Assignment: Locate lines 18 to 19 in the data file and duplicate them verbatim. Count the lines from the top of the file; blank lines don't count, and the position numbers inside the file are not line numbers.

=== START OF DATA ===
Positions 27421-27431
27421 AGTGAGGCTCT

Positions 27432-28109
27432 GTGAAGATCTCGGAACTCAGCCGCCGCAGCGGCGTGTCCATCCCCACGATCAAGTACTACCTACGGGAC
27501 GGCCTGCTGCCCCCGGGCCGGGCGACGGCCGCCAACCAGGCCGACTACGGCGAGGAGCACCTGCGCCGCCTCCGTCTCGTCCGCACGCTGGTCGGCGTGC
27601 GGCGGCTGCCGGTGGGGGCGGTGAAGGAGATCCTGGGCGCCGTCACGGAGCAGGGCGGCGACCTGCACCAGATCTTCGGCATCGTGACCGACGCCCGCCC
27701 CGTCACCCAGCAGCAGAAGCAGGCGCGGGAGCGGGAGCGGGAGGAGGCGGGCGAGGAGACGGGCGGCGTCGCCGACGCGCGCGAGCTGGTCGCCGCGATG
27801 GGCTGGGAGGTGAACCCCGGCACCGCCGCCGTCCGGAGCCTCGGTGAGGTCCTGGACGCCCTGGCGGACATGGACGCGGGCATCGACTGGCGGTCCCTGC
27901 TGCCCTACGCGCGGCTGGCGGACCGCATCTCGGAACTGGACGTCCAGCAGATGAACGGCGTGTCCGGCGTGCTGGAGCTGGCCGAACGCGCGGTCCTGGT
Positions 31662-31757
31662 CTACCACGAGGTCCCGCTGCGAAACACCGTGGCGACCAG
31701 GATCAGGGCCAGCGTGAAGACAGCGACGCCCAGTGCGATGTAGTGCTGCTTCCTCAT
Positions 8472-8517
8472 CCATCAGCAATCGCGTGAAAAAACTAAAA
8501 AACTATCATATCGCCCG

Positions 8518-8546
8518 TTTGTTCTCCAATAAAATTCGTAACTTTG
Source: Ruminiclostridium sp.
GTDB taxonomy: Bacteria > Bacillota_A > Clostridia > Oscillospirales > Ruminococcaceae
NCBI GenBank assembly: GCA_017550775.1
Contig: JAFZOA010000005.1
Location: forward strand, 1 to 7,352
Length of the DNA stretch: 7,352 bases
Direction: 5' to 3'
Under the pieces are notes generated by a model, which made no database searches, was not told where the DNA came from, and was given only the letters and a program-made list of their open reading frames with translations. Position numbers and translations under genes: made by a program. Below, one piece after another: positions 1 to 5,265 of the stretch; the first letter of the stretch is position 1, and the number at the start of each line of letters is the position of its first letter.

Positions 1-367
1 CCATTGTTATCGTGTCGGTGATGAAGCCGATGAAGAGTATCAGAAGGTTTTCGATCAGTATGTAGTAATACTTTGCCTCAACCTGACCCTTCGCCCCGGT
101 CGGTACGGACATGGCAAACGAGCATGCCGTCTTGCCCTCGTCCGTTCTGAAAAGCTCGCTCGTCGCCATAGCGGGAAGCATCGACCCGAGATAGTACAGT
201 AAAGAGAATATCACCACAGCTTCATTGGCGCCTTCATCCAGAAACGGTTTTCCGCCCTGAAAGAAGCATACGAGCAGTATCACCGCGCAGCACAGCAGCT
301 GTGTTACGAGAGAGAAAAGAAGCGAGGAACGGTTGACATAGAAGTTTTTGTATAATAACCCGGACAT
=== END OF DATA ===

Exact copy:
Source: Ruminiclostridium sp.
GTDB taxonomy: Bacteria > Bacillota_A > Clostridia > Oscillospirales > Ruminococcaceae